Physical exercise has a global effect on the brain, but mental exercise is equally important. By mental exercise, we mean acquiring new knowledge. It is possible to use your brain without learning anything new, which in the long run is not terribly helpful. For instance, Dr. Joe L. reads mammograms all day long–reads thousands of them a year–and although he is working his brain every day, he is not actually taking in new information. Whenever the brain does something over and over, it learns how to do that particular thing using less and less energy. New learning–such as learning a new medical technique, a new hobby, or new game–helps establish new connections, thus maintaining and improving the function of other less-often-used brain areas. …

Social Interaction
One common source of brain stimulation that is often overlooked is interacting with other people. Social interaction is the fuel the brain needs to develop the ability to negotiate, cooperate, and compromise with others, to know right from wrong, and to know when to respond and when to keep silent. These highly complex human abilities are largely controlled by the tips of the frontal lobes. They start to develop before two years old, such as when the infant starts saying no to the parents. These abilities continue to develop at least until 50 years old, according to studies of brain myelination, and perhaps longer.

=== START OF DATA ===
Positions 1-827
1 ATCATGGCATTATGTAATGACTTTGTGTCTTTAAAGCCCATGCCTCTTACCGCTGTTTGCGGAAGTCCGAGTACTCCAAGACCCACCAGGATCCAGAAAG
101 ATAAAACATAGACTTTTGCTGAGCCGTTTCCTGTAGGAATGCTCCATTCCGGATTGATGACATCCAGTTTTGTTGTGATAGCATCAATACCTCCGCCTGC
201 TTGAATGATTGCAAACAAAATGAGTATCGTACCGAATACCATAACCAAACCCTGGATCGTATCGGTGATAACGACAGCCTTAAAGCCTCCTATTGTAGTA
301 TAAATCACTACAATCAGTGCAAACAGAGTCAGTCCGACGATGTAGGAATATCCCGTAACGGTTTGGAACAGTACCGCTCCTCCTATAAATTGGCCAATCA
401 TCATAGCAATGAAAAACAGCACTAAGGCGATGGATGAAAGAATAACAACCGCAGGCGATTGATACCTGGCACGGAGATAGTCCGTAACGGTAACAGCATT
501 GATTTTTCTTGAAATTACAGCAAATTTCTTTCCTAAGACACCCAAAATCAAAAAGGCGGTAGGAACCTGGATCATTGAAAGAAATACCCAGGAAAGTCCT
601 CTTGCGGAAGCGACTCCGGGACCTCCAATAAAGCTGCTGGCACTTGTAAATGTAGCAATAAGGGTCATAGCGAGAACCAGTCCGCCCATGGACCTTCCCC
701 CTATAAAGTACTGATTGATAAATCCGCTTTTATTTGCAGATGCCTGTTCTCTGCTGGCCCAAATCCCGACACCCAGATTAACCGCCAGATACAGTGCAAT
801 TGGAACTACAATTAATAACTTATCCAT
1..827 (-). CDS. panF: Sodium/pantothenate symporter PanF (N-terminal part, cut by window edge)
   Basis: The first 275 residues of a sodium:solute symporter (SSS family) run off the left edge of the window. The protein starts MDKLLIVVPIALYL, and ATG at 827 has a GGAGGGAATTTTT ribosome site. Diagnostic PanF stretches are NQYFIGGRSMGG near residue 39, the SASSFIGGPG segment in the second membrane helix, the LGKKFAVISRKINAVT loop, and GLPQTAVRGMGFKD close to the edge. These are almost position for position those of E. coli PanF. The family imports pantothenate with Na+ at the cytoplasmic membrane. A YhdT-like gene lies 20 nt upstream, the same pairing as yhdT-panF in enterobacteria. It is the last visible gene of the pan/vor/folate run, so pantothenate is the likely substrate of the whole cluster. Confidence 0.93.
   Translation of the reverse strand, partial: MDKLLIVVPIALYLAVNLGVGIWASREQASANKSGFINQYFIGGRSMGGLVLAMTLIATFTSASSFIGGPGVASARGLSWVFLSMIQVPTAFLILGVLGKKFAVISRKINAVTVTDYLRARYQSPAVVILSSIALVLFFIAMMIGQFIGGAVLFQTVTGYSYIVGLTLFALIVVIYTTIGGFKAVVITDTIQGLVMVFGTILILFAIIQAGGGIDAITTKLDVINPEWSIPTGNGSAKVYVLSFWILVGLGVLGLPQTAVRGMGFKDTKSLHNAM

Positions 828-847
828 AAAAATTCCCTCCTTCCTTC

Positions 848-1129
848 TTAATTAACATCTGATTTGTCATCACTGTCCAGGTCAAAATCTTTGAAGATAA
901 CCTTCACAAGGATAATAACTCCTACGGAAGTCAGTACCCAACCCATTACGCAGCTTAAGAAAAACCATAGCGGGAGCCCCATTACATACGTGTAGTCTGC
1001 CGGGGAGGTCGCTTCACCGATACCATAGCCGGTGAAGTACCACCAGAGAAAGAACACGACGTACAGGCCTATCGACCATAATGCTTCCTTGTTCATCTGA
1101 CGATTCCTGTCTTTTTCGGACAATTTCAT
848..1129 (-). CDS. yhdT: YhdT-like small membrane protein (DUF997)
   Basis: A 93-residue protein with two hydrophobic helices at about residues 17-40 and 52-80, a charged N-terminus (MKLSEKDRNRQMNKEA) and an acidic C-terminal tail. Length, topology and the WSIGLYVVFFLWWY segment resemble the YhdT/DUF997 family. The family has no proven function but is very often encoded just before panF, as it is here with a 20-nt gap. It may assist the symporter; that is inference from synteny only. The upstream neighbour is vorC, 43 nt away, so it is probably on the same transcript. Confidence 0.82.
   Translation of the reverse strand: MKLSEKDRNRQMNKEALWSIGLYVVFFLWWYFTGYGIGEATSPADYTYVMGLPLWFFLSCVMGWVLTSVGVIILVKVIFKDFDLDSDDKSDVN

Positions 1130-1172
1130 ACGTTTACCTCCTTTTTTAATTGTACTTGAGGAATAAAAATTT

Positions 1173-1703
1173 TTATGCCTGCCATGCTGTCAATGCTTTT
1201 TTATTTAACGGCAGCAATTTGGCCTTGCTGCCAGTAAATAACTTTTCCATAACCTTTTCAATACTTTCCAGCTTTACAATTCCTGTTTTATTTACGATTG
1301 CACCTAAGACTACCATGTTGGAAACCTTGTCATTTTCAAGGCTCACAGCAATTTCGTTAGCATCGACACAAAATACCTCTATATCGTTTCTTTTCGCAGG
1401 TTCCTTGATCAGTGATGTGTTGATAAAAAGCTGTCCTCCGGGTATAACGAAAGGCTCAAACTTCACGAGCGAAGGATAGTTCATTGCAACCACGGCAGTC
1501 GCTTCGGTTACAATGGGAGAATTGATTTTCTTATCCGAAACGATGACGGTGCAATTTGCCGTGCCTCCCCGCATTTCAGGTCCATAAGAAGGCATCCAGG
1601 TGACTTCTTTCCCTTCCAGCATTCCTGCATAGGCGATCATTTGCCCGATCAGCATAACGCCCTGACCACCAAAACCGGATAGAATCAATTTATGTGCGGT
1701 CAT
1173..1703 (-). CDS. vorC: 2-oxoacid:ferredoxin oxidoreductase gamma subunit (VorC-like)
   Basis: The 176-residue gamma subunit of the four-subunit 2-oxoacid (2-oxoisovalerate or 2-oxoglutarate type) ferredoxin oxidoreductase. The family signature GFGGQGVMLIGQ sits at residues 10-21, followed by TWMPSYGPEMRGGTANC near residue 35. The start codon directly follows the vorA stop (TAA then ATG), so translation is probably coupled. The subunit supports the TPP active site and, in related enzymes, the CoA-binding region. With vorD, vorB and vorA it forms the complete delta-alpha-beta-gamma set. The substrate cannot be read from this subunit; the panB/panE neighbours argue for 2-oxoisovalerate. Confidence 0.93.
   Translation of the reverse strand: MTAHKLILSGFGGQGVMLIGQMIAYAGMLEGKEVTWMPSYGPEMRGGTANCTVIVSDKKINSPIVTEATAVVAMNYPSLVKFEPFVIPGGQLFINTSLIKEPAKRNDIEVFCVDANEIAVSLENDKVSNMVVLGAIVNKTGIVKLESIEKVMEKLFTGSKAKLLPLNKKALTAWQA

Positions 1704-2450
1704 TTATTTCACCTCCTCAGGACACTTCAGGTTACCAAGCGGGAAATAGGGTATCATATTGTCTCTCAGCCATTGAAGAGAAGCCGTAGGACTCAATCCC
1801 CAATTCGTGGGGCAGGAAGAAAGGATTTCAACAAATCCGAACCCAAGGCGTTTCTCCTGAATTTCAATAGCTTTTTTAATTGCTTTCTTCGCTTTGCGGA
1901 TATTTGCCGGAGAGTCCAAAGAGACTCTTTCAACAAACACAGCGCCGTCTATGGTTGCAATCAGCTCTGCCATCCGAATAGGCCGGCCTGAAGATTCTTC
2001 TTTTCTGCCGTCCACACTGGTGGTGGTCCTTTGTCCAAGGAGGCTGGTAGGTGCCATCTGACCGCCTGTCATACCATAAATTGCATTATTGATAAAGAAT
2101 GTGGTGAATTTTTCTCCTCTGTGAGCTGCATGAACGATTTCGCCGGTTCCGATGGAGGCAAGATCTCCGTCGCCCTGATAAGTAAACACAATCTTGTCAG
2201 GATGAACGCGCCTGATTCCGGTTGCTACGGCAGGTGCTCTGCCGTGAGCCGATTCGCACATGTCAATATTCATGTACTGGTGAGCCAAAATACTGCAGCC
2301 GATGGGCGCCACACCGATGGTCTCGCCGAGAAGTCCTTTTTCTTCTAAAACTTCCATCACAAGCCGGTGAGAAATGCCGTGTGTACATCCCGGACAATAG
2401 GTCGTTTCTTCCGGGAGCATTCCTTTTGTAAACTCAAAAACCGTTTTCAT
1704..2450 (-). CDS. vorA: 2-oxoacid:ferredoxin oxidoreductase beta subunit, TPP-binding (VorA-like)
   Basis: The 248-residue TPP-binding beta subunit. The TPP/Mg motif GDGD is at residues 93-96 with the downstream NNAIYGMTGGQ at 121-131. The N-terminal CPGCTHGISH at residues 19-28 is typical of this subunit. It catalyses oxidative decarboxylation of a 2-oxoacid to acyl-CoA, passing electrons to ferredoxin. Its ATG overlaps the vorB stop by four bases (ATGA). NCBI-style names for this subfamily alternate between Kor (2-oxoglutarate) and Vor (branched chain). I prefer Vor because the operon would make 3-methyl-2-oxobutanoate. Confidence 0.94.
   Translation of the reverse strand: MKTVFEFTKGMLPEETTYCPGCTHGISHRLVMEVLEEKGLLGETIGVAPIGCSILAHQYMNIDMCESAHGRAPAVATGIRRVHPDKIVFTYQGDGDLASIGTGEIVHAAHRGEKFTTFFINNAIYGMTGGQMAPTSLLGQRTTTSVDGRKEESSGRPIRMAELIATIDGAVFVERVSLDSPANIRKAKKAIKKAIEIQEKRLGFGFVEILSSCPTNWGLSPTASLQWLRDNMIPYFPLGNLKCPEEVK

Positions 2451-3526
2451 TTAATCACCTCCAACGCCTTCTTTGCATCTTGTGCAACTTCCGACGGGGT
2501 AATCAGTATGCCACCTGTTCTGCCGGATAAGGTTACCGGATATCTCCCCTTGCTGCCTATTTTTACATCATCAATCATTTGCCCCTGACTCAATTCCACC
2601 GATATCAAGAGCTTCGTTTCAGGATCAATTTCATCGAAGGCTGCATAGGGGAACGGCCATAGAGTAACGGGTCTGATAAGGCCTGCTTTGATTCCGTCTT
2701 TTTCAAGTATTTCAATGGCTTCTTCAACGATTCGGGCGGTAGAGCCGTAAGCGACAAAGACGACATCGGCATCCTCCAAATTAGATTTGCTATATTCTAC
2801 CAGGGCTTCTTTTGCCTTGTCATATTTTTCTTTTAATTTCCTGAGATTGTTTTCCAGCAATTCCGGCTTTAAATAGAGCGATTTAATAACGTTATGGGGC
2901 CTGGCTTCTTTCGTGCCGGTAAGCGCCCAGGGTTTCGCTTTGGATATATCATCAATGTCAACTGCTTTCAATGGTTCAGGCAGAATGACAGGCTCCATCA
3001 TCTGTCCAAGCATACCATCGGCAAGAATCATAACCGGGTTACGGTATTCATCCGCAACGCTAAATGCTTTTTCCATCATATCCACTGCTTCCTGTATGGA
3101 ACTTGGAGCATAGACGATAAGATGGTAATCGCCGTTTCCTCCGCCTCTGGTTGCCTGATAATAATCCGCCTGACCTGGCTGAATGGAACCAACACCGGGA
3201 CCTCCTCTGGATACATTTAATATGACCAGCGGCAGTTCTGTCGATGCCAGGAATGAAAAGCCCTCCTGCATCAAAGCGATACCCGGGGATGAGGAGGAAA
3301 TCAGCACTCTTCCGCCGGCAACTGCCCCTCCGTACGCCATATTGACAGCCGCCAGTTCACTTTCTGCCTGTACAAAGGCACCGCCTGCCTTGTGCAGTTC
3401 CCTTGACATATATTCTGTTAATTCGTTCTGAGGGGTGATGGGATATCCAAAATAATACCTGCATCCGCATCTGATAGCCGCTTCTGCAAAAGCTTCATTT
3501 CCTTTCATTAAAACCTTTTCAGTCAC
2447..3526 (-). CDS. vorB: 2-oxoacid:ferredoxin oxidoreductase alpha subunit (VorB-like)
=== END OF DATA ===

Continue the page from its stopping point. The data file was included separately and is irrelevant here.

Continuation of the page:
Child neglect has been associated with many brain-based developmental difficulties such as personality and learning and behavioral problems. Likewise, adults deprived of the company of others experience a clear negative effect on cognitive abilities, memory, and social skills. In studies on social connectedness in the elderly, it has been shown that people who spend time with others on a regular basis are cognitively sharper. In addition, their emotions are more even. Psychiatrists have seen time and again that people who are isolated commit suicide dramatically more often than those who are active in society. Simple social interaction stimulates particular neuronal circuits. For instance, there is a self-awareness circuit at the very tip of the frontal lobe. If its capacity is diminished, the person can no longer judge her own abilities. Self-awareness is maintained, literally, by being aware of oneself, and that is aided significantly by feedback from other people. If the circuits in the crucial areas of the frontal lobe aren’t being used, they atrophy, and the person’s social skills suffer.